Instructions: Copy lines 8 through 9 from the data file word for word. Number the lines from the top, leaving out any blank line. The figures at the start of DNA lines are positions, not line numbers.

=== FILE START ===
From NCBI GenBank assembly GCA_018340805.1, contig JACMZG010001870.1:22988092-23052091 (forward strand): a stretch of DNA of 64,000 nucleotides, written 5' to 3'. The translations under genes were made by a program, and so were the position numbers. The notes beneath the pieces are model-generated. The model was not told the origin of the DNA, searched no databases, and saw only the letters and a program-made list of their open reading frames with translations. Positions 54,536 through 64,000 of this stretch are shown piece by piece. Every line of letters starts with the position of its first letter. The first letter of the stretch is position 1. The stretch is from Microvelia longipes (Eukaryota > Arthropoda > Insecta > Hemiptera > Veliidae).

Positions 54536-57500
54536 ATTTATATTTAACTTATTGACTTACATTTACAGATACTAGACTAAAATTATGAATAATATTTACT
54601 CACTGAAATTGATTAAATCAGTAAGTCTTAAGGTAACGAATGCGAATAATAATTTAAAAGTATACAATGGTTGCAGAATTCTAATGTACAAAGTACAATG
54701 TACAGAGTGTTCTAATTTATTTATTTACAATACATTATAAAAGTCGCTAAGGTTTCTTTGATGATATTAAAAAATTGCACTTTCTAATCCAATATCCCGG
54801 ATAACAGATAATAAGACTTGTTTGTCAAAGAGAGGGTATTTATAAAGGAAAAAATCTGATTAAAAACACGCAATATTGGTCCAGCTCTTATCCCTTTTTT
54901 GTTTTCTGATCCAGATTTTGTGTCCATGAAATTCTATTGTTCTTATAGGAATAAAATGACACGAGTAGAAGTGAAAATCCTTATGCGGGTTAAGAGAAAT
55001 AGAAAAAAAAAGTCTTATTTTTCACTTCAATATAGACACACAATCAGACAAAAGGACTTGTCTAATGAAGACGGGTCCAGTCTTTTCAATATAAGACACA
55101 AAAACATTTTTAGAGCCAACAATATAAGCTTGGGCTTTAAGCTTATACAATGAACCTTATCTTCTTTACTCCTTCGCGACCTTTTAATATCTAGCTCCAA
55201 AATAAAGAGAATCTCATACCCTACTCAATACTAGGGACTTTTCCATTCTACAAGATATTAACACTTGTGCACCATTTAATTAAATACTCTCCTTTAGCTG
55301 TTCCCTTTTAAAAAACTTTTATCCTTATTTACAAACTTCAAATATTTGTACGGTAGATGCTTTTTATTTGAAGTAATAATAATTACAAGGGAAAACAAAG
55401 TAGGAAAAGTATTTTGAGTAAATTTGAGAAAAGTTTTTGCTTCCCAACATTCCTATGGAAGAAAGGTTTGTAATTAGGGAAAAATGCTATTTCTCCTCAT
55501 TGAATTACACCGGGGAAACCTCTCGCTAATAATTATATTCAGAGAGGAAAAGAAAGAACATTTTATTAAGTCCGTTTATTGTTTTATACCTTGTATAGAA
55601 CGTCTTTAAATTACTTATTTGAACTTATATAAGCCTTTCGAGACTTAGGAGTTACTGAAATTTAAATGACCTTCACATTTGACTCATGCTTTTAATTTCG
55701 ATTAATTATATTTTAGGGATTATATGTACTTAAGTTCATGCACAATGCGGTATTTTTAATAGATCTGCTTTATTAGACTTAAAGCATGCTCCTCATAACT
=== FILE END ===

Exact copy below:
55001 AGAAAAAAAAAGTCTTATTTTTCACTTCAATATAGACACACAATCAGACAAAAGGACTTGTCTAATGAAGACGGGTCCAGTCTTTTCAATATAAGACACA
55101 AAAACATTTTTAGAGCCAACAATATAAGCTTGGGCTTTAAGCTTATACAATGAACCTTATCTTCTTTACTCCTTCGCGACCTTTTAATATCTAGCTCCAA